Recently an RF technique (Coblation™, Arthrocare) has been introduced for arthroscopy. However, an instrument size (about 4 mm diameter), as well as surrounding necrosis, is still a limitation.
Attempts to introduce lasers to arthroscopy began about 20 years ago based on the potential of lasers to afford higher precision, no mechanical trauma and access to tight spaces due to thin delivery fibers. The first laser introduced in the late 80's was the CO2 laser, delivered through hollow ceramic tubes. This laser was able to ablate all non-bony joint tissues with acceptable precision and surrounding necrosis. However, this laser could not be used with the regular saline insufflation of the joint, but required gas insufflation. While gas insufflation of the joint is technically possible, it entails a risk of gas emphysema and is not a standard technique. Therefore, the use of this laser in arthroscopy remained in the hands of very few arthroscopists. In the early 90's, a second attempt was made with the NdYAG laser in the contact mode. This technique was soon abandoned due to deep tissue necrosis and breakage of the fibers inside the knee.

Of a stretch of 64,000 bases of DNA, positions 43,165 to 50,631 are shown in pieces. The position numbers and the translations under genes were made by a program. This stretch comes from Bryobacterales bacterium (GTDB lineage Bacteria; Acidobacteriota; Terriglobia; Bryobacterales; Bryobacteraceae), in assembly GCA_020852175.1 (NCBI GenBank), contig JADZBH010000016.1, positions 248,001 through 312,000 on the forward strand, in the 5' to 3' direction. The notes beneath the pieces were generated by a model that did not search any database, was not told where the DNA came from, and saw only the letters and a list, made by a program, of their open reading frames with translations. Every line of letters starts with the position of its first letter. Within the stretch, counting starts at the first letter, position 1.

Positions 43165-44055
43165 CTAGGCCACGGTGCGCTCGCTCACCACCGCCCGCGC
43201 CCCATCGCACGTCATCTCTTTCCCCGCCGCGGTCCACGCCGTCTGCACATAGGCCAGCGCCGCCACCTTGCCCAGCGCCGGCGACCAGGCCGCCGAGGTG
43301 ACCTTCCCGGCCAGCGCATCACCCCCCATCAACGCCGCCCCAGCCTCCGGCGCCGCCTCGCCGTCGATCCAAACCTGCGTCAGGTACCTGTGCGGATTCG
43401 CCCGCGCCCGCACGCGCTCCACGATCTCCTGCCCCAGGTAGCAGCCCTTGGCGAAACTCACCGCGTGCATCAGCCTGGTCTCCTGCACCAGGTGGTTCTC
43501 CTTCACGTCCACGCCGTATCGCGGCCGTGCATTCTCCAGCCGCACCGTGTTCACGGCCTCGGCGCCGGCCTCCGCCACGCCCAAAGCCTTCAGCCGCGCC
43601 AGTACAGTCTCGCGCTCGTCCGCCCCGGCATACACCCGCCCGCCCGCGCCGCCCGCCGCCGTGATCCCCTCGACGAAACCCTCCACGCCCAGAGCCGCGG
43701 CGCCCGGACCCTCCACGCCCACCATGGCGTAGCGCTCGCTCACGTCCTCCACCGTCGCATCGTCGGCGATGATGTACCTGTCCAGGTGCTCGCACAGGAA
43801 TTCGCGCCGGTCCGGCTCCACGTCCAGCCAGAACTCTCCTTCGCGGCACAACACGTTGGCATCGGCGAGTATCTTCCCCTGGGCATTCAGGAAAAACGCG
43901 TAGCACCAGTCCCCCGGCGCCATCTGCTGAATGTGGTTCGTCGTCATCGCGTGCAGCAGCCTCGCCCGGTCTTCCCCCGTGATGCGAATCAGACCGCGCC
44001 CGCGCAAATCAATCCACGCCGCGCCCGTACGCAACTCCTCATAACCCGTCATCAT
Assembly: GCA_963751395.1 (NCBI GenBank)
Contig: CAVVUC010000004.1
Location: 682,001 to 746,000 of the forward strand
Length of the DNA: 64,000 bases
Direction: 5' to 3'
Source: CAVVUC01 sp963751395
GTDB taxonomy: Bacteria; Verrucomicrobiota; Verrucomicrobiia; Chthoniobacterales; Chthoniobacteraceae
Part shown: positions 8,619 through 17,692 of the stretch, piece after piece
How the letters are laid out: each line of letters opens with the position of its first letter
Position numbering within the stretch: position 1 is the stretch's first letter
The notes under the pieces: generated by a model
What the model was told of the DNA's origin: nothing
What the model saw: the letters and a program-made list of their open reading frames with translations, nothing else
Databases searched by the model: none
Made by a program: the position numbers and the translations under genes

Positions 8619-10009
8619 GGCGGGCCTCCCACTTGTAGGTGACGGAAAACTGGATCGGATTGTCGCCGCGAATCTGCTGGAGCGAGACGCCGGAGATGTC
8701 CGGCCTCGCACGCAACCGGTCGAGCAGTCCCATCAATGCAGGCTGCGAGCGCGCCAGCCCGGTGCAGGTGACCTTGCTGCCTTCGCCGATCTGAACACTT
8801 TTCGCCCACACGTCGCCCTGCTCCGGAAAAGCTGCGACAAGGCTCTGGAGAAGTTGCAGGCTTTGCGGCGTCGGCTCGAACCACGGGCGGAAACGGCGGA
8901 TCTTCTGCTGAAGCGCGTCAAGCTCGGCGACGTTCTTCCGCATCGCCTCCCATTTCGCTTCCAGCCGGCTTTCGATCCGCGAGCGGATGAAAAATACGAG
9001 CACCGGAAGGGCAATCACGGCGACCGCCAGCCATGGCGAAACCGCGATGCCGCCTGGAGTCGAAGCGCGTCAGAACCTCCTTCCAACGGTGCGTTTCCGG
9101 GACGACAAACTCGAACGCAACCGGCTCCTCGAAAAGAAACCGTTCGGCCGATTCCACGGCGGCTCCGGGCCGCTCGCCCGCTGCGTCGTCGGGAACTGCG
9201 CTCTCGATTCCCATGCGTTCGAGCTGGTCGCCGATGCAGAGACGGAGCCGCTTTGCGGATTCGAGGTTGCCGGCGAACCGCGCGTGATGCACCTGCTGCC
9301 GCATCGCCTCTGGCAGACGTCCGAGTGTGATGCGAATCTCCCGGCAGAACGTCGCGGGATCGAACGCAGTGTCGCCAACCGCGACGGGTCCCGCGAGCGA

The only laser type that was, in 90's, found applicable for arthroscopy (as well as discectomy) is Holmium laser. Later, in 1996, it was found that Holmium radiation based arthroscopy treatment might result in osteonecrosis. More specifically, a Holmium laser commonly used to repair knee joints has shown two contradicting effects: while being able to repair the knee in the short term, it caused hidden damage to surrounding cells and worsening the injury in the long term.